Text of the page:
in: Reviews

January 25, 2012

Common Tones: Two Takes on Eternity

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The program for the Cantata Singers’ “Astonished Breath” performance on January 21 at First Church in Cambridge welcomed listeners with a near apology for straying from the music of Bach in recent concerts. They needn’t have worried. The sanctuary was filled to capacity with an enthusiastic audience who had braved the first serious snowfall of the season to experience the Concerto for Choir of iconoclastic Russian composer Alfred Schnittke (who died in 1998) and the Berliner Messe by Estonian Arvo Pärt (still quite active).

The Schnittke piece, which opened the program, was larger than the Pärt by every conceivable metric, based on a turbulent (if somewhat loquacious) text by the medieval Armenian monk Grigor Narekatsi. It was longer, but also more variegated, with sudden shifts to new key areas, as rumblings and sighs suddenly gave way to clarion major triads (one of the piece’s most effective techniques), evoking another choral masterwork by Schnittke, the Psalms of Repentance. Schnittke also employed the robust, low voicings of the Russian choral tradition, most remarkably in the third movement.

Pärt’s Berlinner Messe is much more modest in scope, and for this humility it shone more clearly, its crystalline harmonies hovering in serene contemplation, punctuated by the precise playing of organist Ian Watson. The text is that of the traditional Latin mass, with the addition of a “Veni Sancte Spiritus,” traditionally sung at Pentecost. Pärt thoughtfully includes options for the music leading into this section, depending on the liturgical season; in this case the text for Easter was sung.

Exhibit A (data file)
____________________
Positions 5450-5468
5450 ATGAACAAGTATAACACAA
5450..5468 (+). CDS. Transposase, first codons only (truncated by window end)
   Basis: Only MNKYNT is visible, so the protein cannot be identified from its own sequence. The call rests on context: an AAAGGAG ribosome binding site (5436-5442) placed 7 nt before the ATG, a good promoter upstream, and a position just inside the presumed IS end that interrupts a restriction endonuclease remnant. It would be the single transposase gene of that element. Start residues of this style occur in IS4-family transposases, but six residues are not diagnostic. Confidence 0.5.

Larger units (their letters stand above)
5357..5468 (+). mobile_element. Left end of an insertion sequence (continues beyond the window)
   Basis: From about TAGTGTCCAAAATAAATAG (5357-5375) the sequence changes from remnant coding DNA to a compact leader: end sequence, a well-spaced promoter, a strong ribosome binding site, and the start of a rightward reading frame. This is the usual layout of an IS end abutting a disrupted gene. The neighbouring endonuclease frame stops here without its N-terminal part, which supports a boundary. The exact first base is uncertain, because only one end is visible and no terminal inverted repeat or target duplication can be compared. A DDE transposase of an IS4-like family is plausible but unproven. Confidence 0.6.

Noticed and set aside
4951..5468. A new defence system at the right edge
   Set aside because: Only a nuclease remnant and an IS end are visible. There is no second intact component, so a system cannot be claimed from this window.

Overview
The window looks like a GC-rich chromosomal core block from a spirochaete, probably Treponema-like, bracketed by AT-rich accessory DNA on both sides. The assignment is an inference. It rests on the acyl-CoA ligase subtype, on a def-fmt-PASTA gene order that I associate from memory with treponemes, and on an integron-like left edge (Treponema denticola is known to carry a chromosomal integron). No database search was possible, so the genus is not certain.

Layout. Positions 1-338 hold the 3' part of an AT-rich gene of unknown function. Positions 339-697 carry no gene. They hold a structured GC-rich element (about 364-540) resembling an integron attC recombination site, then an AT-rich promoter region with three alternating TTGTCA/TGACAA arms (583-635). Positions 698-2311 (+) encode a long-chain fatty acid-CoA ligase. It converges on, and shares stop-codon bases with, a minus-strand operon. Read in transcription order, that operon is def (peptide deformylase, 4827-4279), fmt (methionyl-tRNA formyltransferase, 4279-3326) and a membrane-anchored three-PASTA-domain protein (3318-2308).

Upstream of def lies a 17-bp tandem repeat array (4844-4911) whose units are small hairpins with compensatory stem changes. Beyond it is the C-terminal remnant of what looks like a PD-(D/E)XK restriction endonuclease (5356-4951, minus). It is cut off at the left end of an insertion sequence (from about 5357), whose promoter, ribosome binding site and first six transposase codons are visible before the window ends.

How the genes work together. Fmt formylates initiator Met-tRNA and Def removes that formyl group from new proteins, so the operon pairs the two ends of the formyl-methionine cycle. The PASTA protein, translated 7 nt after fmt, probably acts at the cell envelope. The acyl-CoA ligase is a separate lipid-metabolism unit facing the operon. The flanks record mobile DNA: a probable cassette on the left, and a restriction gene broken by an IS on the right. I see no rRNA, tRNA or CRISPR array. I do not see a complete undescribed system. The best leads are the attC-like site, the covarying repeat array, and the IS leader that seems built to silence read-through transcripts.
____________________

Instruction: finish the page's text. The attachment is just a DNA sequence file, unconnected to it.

The forces of this wide-ranging performance were ideally suited to the First Church sanctuary, over fifty singers filling the space with glorious sound. At several points in the Schnittke, the choir rose to a reverberant climax, but perhaps even more impressive for a group of this size were the hushed passages at the end of the Concerto’s second movement, or the Messe’s numinous alleluias.

And despite mild protestations to the contrary in the program notes, the Pärt and Schnittke pieces shared some illuminating commonalities. Both works prominently employed sustained pedal tones as a reference point against which other melodies might be set in relief. For Schnittke, these sustained tones served as a kind of wedge, to fracture a scale and excavate new lodes of harmony, providing a mystical glimpse into alternate dimensions. For Pärt, on the other hand, these tones were used as a basis for the shifting spectral effects that have been the basis of his mature style, inspired by the overtones of bells.

The Berliner Messe is unquestionably the better known of the two pieces on the program, amply represented in recordings. However, the second movement of Schnittke’s Concerto has also achieved fame in a different guise; in an arrangement for string quartet, it closes the Kronos Quartet’s 1997 album Early Music, an exemplary collection that also features Pärt’s Fratres, suggesting that this pairing of composers is not so far-fetched after all.

Straying from the formula has served the Cantata Singers well in the past. As the Boston Symphony Orchestra concluded its two season survey of the symphonies of John Harbison with the premiere of his Sixth just last week, it is worth recalling that the Cantata Singers’ first new music commission, Harbison’s The Flight into Egypt, won the 1987 Pulitzer Prize for Music (and they have recorded a thrilling account on New World Records). The Cantata Singers promise a return to the music of Bach, that inexhaustible wellspring, for their upcoming 50th anniversary season (a move Harbison himself would likely condone, as he is currently embroiled with Bach Institute activities at Emmanuel Music; closing concert Tuesday evening!). But first, two more enticing programs await in the current season: a concert on the theme of The Passion on March 18 (including Bach’s Cantata BWV 4 Christ lag in Todesbanden) and a program of music by New England composers on May 12.

Ben Houge, who teaches video game music at Berklee College of Music and Boston University Center for Digital Imaging Arts, is currently an artist in residence at MIT, where he will present his work with the Media Lab’s Responsive Environments group in a panel discussion on February 15.

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